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Curve studied by Clairaut in 1735, Lagrange, and Puiseux in 1842.
Other name: curve of the conical pendulum.
See: Paul Appell : cours de mecanique rationnelle, page 530.
Wikipedia article

Differential equation of the motion (derived from Newton's second law):
Translation in spherical coordinates:
where q = longitude, j = colatitude and .
First integral: .
Spherical differential equation of the curve:
(with ),
i.e., with :
where , which leads to an elliptic integral;
note the tiny difference with the spherical catenary, for which .

The curve of the spherical pendulum is the curve described by the end of a simple massive pendulum attached to a fixed point, that can move in three dimensions, and placed in a uniform gravitational field (here ).

This curve is traced on a sphere, and is none other than a flow line of this sphere: it can be physically obtained by making a ball roll inside a sphere.

Like the case of the spherical catenaries, we get curves composed of a sequence of undulations joining alternatively two parallels (obtained for the values at which the polynomial P above cancels), and images of one another by rotations around Oz. The curve is either closed, or dense in the zone between the two parallels.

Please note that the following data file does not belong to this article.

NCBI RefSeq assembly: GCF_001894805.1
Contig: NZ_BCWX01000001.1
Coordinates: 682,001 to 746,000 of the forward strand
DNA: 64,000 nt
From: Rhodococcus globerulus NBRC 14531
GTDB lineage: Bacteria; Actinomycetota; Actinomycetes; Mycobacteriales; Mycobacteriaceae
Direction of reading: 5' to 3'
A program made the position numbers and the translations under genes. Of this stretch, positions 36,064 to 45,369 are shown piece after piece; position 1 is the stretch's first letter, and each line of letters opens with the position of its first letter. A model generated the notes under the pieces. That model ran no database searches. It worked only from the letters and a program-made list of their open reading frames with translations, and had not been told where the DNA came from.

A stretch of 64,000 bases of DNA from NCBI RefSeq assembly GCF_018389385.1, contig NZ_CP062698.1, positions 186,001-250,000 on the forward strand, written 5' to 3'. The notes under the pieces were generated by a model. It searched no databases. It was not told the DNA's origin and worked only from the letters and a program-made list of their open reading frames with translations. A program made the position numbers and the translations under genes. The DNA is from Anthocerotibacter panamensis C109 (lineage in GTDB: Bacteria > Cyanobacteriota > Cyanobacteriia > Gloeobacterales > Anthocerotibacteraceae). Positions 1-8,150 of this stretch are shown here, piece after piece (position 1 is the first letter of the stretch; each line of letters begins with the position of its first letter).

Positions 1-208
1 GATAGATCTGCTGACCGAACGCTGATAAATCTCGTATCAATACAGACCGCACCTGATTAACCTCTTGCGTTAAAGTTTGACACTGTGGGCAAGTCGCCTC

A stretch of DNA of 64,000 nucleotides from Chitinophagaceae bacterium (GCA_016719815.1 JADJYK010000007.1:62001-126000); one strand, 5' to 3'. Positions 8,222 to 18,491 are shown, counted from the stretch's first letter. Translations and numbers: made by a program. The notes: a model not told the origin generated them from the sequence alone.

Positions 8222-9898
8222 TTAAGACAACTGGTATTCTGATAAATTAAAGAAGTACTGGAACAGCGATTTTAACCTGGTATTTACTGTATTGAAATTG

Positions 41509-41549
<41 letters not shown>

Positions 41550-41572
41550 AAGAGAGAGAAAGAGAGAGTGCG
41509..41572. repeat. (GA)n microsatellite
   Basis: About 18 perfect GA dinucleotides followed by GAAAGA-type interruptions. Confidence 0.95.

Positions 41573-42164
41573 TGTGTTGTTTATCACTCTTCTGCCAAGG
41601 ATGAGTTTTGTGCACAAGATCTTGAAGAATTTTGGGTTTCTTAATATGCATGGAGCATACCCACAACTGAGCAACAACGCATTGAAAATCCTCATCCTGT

These acrobat bikers of the Shanghai circus describe such curves.

These curves can be generalized by considering the Coriolis force, which give the following differential equation of the motion: .

When the pendulum is dropped without an initial speed, we get the curve of the Foucault pendulum, which, for small oscillations, can be approached by a hypocycloid.
Without the Coriolis force, the curve would amount to an arc of a circle.
When the vector W is not vertical, the curve no longer has rotation symmetry around Oz.

Here is a view of the curve described by a pendulum in forced uniform rotation around Oz.

See the spinning top festoons, which are another generalization of the curves of the spherical pendulum.
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© Robert FERRÉOL  2018